Monday, November 03, 2008

PROJECT VOTE SMART

A website I ran into that's worth checking out before Tuesday--Project Vote Smart. A somewhat non-partisan (or at least multi-partisan), site with candidate bios, voting records, issue positions, etc. all in one place.

Saturday, November 01, 2008

Hey! It's Our Anniversary!

Yes, he's one of the Good Guys--they do exist. Overly kind, overly generous, overly thoughtful, and overly attractive/attracted--all toward ME! And he's kept it up for 28 years. He's a wonder.

People Are Just People

Do we have to classify people by something other than good or bad? Friend or foe? I get so tired of discrimination and so-called "reverse" discrimination (you know, instead of "we're good and they're bad" it's "they're good and we're bad").

I understand applying identifiable descriptions to people ("Oh you know--she's an American, black, about 35, drives a red Corolla."), but to actually put character attributes, positive or negative, to people because of the color of their skin, the country of their birth, etc. . . . come on.

I'm not totally unaware of general cultural effects on people's behavior--Americans tend to be more assertive, Japanese more fastidious, Islanders more laid back, etc.--but to either hate people because of a circumstance of birth or wear your "love" of them as a badge of honor I don't get.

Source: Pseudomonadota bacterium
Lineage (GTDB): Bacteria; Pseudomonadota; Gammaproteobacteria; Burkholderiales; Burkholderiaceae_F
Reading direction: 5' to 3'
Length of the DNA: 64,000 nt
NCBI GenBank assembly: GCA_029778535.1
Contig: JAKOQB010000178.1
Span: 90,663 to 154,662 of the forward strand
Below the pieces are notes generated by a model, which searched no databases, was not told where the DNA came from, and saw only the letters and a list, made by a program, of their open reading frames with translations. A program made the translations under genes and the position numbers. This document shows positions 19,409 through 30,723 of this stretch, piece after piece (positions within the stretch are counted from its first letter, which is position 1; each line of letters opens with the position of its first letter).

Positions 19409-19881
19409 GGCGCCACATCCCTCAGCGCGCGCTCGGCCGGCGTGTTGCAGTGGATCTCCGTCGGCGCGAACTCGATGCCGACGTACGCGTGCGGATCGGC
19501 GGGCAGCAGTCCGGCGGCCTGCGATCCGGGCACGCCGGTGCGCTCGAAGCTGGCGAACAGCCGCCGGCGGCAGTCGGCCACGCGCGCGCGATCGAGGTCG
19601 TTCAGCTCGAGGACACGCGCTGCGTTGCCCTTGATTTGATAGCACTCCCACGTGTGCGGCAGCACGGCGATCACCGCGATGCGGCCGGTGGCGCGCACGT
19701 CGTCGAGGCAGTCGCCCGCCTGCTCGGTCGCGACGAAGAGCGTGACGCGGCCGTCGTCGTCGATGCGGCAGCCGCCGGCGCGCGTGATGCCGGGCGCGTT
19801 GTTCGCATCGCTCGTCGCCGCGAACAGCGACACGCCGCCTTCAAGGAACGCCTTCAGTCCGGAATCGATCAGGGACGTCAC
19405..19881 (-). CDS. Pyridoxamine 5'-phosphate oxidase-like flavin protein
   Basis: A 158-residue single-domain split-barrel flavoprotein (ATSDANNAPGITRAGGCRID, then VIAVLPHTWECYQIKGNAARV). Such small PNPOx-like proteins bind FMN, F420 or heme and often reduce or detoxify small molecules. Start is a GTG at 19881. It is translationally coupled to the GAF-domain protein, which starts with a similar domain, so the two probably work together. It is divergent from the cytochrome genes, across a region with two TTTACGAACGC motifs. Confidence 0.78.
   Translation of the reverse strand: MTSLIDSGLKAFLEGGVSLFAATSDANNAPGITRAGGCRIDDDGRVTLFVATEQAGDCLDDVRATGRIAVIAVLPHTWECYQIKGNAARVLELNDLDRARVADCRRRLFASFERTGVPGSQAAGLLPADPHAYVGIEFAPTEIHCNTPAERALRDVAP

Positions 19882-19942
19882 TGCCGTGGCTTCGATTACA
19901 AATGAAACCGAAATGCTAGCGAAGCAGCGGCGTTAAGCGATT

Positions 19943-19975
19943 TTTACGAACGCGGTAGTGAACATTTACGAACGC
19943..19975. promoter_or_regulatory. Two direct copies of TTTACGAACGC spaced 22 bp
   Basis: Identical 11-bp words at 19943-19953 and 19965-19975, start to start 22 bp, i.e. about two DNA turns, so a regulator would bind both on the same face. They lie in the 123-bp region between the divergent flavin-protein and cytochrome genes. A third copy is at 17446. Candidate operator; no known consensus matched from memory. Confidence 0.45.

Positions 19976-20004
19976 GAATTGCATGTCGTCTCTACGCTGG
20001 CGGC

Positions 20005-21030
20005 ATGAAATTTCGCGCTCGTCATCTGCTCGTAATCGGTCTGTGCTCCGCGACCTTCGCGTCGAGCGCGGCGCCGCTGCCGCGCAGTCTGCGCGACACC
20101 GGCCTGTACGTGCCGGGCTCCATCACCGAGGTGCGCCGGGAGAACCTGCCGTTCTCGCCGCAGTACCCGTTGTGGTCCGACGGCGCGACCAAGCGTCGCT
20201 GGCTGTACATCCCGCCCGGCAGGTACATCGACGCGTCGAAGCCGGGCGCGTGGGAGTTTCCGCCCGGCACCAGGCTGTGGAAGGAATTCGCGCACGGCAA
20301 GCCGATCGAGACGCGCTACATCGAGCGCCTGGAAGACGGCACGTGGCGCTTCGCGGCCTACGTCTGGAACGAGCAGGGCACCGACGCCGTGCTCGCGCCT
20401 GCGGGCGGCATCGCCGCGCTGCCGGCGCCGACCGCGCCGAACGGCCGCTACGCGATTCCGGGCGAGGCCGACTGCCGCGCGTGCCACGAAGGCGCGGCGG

There's been a lot of efforts, in the U.S. anyway--I don't know about other countries--both promoting and attempting to do away with discrimination over the years, but unless we can rail on someone or praise someone because of their choices and not their circumstances, I don't think it's going to happen. Wouldn't it be great to put aside "political correctness" for just plain old goodness? Couldn't we recognize our diversities, but celebrate our commonalities? Until we do, I doubt we'll ever have what I'd like to think we're all looking for.

"I hate them, they're black." "Handicapped people are so sweet." "I can't stand people from California." "Poor people are so humble." Oh really? Ugh.

Sunday, October 12, 2008

My Tag

Susannah tagged me!!! (How DARE she!) Okay, here it goes: